I need to start with two frame challenges
First, you haven't said so, but I agree with @L.Dutch: your creature must eat organics like every other creature on Earth or it simply won't survive. The critter needs nutrition! But, as is famously quoted, your armadillo-sized-metal-eating critter, (let's call him ASMEC) cannot live on bread alone!
Second, as Gnudiff points out in his comment, armadillo-sized bugs aren't feasible. You can handwave this one, or convert the idea to an armadillo-sized animal. I'm approaching this somewhat from the animal side, but the answer could be read either way.
There is a glorious bacteria in the world, Cupriavidus metallidurans, that uses an enzyme to ingest toxic gold, convert it to a water-soluble condition, and then (*ahem*) poop it out as pure gold. That gives us a real-world basis for what you need.1
Introducing Freezium Pheonixus Metallidurans...
A stomach enzyme that breaks down (name your metal here or NYMH) into a water-soluble version of NYMH, which is then secreted like sweat such that it coats claws and (probably) scales to create (as it dries) an ultra-hard shell around ASMEC. You could even assume that the metal additionally serves the same function as grit does for birds: to help with digestion by grinding up the organics ASMEC eats.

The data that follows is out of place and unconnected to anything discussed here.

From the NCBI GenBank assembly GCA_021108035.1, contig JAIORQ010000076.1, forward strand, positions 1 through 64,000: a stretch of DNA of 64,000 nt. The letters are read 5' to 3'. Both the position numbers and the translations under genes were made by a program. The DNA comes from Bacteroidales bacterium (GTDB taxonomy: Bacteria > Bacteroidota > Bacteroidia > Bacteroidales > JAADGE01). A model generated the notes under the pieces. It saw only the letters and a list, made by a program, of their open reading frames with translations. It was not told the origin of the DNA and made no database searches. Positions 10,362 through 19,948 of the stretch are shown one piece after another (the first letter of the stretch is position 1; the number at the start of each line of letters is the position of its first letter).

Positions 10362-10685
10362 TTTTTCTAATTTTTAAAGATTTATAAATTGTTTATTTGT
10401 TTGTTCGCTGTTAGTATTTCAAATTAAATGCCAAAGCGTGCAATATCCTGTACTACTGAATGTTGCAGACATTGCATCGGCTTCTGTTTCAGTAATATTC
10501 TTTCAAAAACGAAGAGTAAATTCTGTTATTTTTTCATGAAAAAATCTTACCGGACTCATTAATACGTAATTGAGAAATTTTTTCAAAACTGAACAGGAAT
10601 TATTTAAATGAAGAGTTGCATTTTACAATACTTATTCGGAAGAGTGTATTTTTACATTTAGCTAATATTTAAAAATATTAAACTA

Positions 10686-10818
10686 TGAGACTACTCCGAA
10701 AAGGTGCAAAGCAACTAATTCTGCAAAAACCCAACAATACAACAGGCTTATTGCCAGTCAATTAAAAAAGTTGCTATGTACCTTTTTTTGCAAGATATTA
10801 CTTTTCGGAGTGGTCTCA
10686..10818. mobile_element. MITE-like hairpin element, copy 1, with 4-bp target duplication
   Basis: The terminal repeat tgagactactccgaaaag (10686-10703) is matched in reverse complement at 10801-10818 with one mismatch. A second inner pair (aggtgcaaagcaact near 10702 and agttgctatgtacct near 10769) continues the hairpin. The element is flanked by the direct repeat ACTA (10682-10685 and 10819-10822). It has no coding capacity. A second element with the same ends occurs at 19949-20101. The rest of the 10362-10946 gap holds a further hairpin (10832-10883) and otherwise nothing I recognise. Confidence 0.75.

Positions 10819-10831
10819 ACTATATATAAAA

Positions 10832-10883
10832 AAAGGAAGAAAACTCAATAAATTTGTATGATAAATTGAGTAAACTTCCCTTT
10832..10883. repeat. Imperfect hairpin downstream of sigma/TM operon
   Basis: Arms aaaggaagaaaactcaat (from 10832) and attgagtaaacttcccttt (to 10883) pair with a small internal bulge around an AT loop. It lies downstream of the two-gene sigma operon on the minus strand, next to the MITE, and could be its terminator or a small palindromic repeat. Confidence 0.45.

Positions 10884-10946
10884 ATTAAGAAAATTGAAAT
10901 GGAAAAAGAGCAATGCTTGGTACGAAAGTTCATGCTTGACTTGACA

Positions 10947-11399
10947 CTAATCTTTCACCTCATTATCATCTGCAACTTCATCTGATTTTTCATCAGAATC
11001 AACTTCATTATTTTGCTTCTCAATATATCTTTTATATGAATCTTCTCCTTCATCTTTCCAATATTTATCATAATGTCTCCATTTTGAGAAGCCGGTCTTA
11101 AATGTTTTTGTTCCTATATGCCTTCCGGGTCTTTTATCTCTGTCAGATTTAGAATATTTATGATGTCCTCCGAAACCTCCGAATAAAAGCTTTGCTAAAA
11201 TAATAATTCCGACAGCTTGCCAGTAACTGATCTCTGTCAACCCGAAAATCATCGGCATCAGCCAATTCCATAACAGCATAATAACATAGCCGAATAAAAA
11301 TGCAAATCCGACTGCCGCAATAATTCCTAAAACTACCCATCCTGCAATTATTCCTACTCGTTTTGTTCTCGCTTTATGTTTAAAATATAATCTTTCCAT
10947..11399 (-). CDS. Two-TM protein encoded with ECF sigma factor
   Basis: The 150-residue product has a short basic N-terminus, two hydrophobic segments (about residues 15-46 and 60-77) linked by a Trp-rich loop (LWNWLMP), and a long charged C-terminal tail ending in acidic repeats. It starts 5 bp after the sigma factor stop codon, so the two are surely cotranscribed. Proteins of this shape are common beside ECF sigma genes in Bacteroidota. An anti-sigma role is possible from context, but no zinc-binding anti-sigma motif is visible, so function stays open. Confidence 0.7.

The sweating process is slow enough that as ASMEC moves around, it creates the necessary articulation between scales, etc., to not become a solid statue. At a guess, you'd probably find this guy violently shivering from time to time to both help distribute the sweat before it dries and to shuffle everything to preserve articulation.
Have you ever seen a dog rid itself of unwanted water? Yeah... something like that. It would sound cool.
I noted your restriction and, though I've done my best, I'm ignoring it. Whomever is placing such a restriction on you knows too little about biology. As I mentioned in my (now deleted) comment, we don't have the tech to create life and don't have an example of an animal that does anything like this other than with hardened hair — so I consider the requirement of showing
that the system would work to be non-binding. Consider it a third frame challenge.
1 There is also a microbe, feroplasma acidarmanus, that eats iron. If you wanted an alloyed metal on the ASMEC, you could have the microbe live happily on its scales and let it bed down on iron ore. 😆 It's that much more to justify the believability of the ASMEC.